Rajab Kakyama responds to Andrew Mwenda

European walls to most Africans have eyes, ears and brains too. I am not suggesting that Mwenda was attended to with empty seats but that the atmosphere is quite unique from the usual African setting and one is apt to feel the presence of “sophistication” and “intellectualism.” It’s unfortunate that I am passing judgment on a person I hardly know. But when one listens to Andrew, the first time one is drawn to two aspects, 1) the sharpness and 2) the loudness in his voice. If one tends to easily come up to conclusions, then Andrew passes for a “wit thinker.” However, if you took the time and analyzed his statements, half of the time they fall short of this description.

In other words, Andrew tends to think with his “tongue” rather than the necessary brain muscle.
If religion does not need “preconditions” to germinate, why doesn’t he throw some seeds of Islam into the Vatican? Why doesn’t he throw other seeds of Christianity into Mecca? In the Quran, the Surahs that were revealed in Mecca are different in citation from those that were revealed in Madinah. This was because the people and the life-styles was different. Jesus had to plan for his journey into Jerusalem, why? I think this was a misguided thought that was largely irrelevant to the intended discussion.

Like he so accuses of the BBC’s failure to come up with “something new” in their ‘untold story’, Andrew finds himself in the same predicament when he has to “regurgitate” the RPF/Kagame mantra. Sometimes, he says it from the top, at times from the middle and other times from the bottom. But it remains the same. The only (major) achievement of the RPF/Kagame government is to have silenced the guns. As for peace, why would there be political exiles if dissent was tolerated? There are still political murders inside Rwanda. Those who flee from extrajudicial killings are at times followed.

Among those, is former Army commander. Kayumba, Karegeya (RIP), Rudasigwa and Joel Mutabazi, a former Rwandan army lieutenant who was extradited from Uganda on orders of the Rwandan government. After the murder of Karegeya, Mwenda and President Kagame have since “praised” the act. But no competent court inside and outside Rwanda had passed a sentence of “Death” for Karegeya. Karegeya was not shot in “combat”, he was murdered in a hotel room. So, who gives the right to kill in Rwanda? It is not in doubt that Rwanda has witnessed an impressive economic recovery since the 1994 genocide but only in that regard.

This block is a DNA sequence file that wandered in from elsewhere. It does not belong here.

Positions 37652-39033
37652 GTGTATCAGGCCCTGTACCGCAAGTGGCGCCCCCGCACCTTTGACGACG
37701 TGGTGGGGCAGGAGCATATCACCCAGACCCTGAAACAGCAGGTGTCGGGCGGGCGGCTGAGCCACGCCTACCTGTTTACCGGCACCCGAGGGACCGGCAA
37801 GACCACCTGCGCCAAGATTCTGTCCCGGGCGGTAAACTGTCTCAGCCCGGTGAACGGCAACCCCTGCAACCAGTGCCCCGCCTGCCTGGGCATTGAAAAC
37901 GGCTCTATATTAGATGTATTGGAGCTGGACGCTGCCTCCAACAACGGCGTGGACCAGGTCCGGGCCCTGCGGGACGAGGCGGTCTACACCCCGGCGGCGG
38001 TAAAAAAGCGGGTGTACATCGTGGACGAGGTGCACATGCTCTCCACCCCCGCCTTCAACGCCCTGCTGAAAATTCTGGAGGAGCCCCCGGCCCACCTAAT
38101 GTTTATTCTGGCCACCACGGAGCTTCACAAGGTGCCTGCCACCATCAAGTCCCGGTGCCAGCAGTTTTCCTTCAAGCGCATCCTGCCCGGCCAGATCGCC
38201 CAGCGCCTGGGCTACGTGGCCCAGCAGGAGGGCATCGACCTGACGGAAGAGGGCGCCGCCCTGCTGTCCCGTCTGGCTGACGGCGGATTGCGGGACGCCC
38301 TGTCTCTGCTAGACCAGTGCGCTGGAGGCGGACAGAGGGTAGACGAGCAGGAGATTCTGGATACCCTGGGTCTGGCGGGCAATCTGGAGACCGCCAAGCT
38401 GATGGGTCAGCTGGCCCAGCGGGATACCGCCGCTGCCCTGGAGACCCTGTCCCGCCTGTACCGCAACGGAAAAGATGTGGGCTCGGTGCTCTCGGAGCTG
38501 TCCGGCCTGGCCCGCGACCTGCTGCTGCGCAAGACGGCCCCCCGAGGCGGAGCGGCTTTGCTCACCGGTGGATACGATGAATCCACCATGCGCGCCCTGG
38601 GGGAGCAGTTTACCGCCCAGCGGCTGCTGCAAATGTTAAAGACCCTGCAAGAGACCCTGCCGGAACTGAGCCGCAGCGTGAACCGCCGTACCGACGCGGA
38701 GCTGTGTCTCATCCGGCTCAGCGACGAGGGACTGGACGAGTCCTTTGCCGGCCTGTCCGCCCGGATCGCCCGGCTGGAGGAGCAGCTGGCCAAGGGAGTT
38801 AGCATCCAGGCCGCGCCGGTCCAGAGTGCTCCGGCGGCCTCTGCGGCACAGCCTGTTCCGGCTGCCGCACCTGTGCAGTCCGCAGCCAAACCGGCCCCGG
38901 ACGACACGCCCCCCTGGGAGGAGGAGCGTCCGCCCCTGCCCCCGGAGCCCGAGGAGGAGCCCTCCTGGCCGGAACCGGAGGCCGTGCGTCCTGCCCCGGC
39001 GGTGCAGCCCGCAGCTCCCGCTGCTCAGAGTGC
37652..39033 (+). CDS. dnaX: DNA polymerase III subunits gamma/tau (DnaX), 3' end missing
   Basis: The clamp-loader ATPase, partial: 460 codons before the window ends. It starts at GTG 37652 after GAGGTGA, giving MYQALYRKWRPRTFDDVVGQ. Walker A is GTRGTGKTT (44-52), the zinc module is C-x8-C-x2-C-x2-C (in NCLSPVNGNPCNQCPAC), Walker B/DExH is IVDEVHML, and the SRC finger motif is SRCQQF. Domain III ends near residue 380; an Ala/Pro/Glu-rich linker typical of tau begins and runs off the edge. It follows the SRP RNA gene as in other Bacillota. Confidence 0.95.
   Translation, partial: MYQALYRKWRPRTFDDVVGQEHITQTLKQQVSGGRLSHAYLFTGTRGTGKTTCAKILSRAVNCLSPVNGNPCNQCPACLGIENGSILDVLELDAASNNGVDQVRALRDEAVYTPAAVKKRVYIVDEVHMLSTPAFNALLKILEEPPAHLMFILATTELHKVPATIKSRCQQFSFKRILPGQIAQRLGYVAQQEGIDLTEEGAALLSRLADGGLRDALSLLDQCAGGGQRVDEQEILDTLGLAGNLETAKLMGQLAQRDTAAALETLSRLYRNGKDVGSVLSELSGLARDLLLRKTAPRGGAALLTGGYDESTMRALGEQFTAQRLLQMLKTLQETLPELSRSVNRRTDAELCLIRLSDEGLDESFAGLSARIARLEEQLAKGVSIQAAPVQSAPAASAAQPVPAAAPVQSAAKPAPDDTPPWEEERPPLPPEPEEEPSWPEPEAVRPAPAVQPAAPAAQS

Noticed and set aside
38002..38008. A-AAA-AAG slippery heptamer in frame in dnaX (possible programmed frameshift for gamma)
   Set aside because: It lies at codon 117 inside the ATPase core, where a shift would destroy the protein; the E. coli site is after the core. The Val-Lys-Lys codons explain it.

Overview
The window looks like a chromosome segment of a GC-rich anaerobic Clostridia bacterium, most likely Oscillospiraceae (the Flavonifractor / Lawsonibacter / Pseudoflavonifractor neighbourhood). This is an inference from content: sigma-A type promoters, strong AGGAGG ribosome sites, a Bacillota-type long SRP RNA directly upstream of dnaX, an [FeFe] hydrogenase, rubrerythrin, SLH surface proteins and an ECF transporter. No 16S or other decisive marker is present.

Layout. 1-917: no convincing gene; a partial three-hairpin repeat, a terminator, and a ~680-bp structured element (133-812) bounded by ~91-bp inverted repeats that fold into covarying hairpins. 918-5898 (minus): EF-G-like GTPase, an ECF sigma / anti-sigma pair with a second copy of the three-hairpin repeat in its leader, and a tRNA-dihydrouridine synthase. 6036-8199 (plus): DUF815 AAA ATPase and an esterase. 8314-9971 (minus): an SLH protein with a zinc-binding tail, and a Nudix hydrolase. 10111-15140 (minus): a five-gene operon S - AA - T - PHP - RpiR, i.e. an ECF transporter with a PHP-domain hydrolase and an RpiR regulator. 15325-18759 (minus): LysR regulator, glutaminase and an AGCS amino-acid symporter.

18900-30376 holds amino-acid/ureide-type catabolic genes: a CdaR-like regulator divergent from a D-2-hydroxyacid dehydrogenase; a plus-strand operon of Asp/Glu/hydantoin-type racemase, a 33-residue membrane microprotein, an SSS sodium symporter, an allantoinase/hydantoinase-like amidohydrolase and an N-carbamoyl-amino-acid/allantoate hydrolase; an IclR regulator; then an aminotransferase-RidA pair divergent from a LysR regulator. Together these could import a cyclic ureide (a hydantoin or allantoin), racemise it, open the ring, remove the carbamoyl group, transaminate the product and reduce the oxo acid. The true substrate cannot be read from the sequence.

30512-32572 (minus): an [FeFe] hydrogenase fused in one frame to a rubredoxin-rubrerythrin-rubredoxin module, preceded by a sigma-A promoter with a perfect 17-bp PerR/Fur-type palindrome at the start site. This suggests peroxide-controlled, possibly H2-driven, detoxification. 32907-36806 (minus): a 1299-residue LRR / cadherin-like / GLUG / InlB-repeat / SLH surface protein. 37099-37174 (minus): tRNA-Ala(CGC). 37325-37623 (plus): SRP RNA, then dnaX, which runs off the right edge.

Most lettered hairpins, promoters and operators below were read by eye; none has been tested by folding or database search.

There is nothing magical about Rwanda comparing with the economies of its neighbouring countries. The average GDP of the East African countries is about 6%. With the introduction of UPE (regardless of the quality), the number of primary pupils in Uganda rose from about 500,000 to 7,000,000. The idea of one pupil – one laptop is not only unique to Rwanda- Kinyatta of Kenya has amplied it and on even a larger scale. “Consequently, most Rwandans do not read printed newspapers. Instead, they depend on the Internet for information and debate on public policy.” Another unguided statement from “the old man of the clan.”

What would inform this statement is that in Rwanda there are facilities that simplify/ease the use of the internet. One such factor would be the availability of electricity in almost all parts of Rwanda. Let us examine this fact. 80% of electricity consumption occurs in Kigali, where only 5% of the population live. For the rest of the population residing in the rural areas, wood remains the main source of energy. With the privatisation of Electrogaz and the development of future hydropower projects, Rwanda is looking to ensure an increased energy supply in the near future. However, only about 6% of the population is able to have access to the grid, mostly those living in urban areas.

According to the Rwanda Vision 2020, wood is the source of energy for 99 % of the population, which leads to massive deforestation and soil destruction. Actually, through the Mbarara-Gikondo transmission line, Uganda exports 132 KV of its meagre power to Rwanda. So the laid 4,000km of Fibre Optic Cable is an impressive gesture but to what purpose if the cables are to lay humbly in the ground without power supply. It also tells a lot about the planning of a country, what would have come first, the fibre cables or the power cables? Lastly, Rwanda’s revenues as a share to GDP is only 30%, what forms its 70%?

Source: Comments


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